Paper, Threads, Dolls- ART India
Sandhya Bordewekar discusses the works of five Baroda artists who engage with diverse crafts- based methods in their art practices. One has to see Nibha's delicately crafted and minutely worked paper relief sculptures of moths and birds with a magnifying glass to catch the intricate nuances. Nibha started paper-cutting before she joined an art school and developed her own techniques that depended largely on the thickness of papers.
Art India12 Dec 2019
Live Mint- Imagining the ‘Anthropo-scene’
Nearly 500km away, in Murud-Janjira, in Maharashtra’s Raigad district, Nibha Sikander too has been engaging with her immediate environment—albeit in a slightly different way. Since 2012, she has been creating portraits of the moths, mantises and birds that she encounters regularly at her home—built by her grandfather 40 years ago—in the coastal town of Janjira. Her fascination with birds started in 2012 when she chanced upon the Great Indian Hornbill at the Nameri National Park in Assam. “I was mesmerized by its scale and the way it moved," she reminisces. Soon, Sikander started referring to books to find similar forms. Around four years ago, she started spending more time away from Mumbai at the house in Janjira, where she would come across Paradise-flycatchers in winter and moths in the monsoon.
Mint01 Feb 2020
The Art of Documenting- Mid-day
Wandering Violin Mantis: During a visit with family to the Kaziranga National Park in 2012, Nibha Sikander was blown away at the sight of the Great Indian Hornbill. Birds, have always been fodder for conversation with the artist's family, and their home in Murud-Janjira has only aided this. But, seven year ago, Sikander began translating it into art with intricate paper cut-outs and layering that takes the shape of insects, moths and birds. Having built a collection of over 400 such three-dimensional figures, she presents them at her first solo, Wandering Violin Mantis. "Eight months ago, I found one on the bench. It was so beautifully camouflaged as a twig that I ended up observing it for three hours," she says. With tools comprising an x-acto knife and coloured card paper, Sikander's technique has evolved over time. She says, "When I started cutting, my works were flatter. Then, I began layering them to look like sculptural relief. The time taken to complete each piece varies: from two days to 14 for birds." - Nibha Sikander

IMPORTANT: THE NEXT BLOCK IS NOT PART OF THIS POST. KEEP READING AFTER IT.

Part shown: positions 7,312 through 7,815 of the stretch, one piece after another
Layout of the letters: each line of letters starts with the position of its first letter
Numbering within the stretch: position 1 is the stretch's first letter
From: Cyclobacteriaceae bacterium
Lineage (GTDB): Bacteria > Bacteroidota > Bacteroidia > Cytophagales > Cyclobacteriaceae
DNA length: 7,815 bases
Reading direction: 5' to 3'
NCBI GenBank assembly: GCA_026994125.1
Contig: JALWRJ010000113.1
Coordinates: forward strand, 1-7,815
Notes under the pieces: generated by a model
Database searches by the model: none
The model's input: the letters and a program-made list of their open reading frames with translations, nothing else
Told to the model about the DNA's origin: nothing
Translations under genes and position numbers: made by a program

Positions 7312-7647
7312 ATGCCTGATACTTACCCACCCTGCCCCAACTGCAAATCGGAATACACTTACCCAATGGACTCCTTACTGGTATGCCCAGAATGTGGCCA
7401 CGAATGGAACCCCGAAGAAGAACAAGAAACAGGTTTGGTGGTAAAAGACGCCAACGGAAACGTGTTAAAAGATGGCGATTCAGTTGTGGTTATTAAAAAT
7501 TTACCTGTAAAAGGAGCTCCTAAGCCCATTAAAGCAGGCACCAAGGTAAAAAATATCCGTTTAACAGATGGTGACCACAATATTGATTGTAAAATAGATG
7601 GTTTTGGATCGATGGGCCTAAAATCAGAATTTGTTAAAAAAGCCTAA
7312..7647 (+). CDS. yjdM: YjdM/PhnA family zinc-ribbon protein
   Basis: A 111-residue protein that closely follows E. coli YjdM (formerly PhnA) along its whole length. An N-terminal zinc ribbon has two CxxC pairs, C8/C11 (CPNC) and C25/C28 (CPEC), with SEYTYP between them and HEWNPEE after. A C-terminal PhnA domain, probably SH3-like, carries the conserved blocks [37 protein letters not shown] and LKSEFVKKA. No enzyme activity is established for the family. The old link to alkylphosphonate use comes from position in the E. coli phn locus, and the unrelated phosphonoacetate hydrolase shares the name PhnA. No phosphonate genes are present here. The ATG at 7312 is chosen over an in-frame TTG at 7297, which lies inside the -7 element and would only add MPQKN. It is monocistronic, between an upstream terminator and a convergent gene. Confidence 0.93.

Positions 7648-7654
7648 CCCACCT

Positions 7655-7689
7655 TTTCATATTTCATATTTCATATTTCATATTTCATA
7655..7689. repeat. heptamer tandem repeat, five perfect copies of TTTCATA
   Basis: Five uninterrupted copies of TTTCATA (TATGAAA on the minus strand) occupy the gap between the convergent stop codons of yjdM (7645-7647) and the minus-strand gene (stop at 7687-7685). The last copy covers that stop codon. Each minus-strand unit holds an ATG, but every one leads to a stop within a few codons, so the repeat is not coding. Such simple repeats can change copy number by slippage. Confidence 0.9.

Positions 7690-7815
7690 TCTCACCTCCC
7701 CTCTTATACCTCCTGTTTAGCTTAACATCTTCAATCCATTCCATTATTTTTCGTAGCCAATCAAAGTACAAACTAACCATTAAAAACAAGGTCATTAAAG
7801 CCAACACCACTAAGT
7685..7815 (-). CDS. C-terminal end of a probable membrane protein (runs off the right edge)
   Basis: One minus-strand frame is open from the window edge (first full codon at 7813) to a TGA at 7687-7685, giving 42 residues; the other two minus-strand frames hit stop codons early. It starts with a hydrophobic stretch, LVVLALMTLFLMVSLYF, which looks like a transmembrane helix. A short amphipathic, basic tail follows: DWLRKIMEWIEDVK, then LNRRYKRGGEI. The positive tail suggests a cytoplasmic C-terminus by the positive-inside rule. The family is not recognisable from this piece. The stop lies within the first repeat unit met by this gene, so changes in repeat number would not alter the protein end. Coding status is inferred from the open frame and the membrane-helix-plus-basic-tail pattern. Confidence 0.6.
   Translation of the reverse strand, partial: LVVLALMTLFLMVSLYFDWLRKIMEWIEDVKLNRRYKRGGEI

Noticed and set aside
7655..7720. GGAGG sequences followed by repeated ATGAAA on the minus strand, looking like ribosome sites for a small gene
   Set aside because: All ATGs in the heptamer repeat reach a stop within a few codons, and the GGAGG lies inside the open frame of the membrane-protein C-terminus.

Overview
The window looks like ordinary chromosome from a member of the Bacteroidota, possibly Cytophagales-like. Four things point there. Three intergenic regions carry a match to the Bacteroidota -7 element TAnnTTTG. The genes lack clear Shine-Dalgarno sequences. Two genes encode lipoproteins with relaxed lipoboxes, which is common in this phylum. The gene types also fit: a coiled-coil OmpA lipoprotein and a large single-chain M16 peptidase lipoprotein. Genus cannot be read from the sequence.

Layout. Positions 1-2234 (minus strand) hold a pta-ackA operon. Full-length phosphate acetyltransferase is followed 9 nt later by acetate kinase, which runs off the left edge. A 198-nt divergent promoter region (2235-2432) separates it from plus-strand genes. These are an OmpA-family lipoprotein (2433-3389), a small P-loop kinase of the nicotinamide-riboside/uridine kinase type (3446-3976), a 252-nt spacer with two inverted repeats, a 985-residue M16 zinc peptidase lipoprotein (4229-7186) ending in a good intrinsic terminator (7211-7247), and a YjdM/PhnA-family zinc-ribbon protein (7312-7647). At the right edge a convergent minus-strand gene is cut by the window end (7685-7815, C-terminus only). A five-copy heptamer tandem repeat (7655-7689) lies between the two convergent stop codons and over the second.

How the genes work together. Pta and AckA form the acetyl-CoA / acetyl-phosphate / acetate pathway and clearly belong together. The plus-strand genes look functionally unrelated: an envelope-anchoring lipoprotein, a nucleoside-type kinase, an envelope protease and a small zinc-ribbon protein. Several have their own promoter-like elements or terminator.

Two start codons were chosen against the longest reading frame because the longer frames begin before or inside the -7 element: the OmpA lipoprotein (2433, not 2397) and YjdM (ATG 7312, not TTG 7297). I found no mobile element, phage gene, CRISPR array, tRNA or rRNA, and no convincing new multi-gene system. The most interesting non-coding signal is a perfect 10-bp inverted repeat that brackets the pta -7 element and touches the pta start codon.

Mid-day02 Dec 2019
Art Around Town | Mumbai Mirror
Artist Nibha Sikander’s first solo exhibition, Wandering Violin Mantis, is inspired by her fascination with nature and her creatures, which she developed during her childhood. She uses layers of intricately cut out paper to create moths, mantises and birds- some inspired by real and imagined creatures. Nov 29 to Jan 4, 11 am to 6:30 pm. Tarq, Colaba. Call: 66150424
Mumbai Mirror19 Nov 2019
Pool Design. A Natural Instinct
Nibha Sikander's 3D figures of birds and insects are intended to draw attention to the wonders of nature. She tells Sonalee Tamar of 'The Indian Curator' how she was drawn to the art of paper-cutting. I started cutting paper over 15 years ago and when I first started, it literally involved taking a single piece of paper and cutting it into abstract forms. This developed into more stencil-like forms using colored paper. Almost six or seven years ago, I developed ..this technique of laying paper from the top and adding thicker paper in-between, to add more body and make it more relief sculpture like.
POOL Design Magazine11 Feb 2020
Domus. Notes on Nature and Art.
In a recently concluded exhibition, artist Nibha Sikander creates stunningly lifelike creatures- birds, insects and moths- all handmade from paper. It is her preternatural rendering of the natural in all of its gorgeous details that summons forth, in the viewer, a wave of rapture.
Domus03 Mar 2020
Sunday Mid-Day: Where to Draw the Line
India's Artists On What They Are Making During The Lockdown
India's established and young artists find themselves turning to their art to make sense of the sorrow around them and renew their promise to co-exist with nature.
Sunday Mid-Day12 Apr 2020
The Design Collective- Interview with Nibha Sikander
For our readers, could you tell us a bit about your background, your childhood and formal education.
I grew up in Bombay and lived there till I was 18. I spent most of my childhood holidays in Kihim and Janjira where my family has property, along the Konkan coast. Personally, these holidays had a huge impact on my life. I went on to complete my education from Maharaja Sajyajirao University in Visual arts, with a specialization in painting. I pursued both my undergraduate and postgraduate studies at M.S.U, Baroda.
The Design Collective27 Jun 2020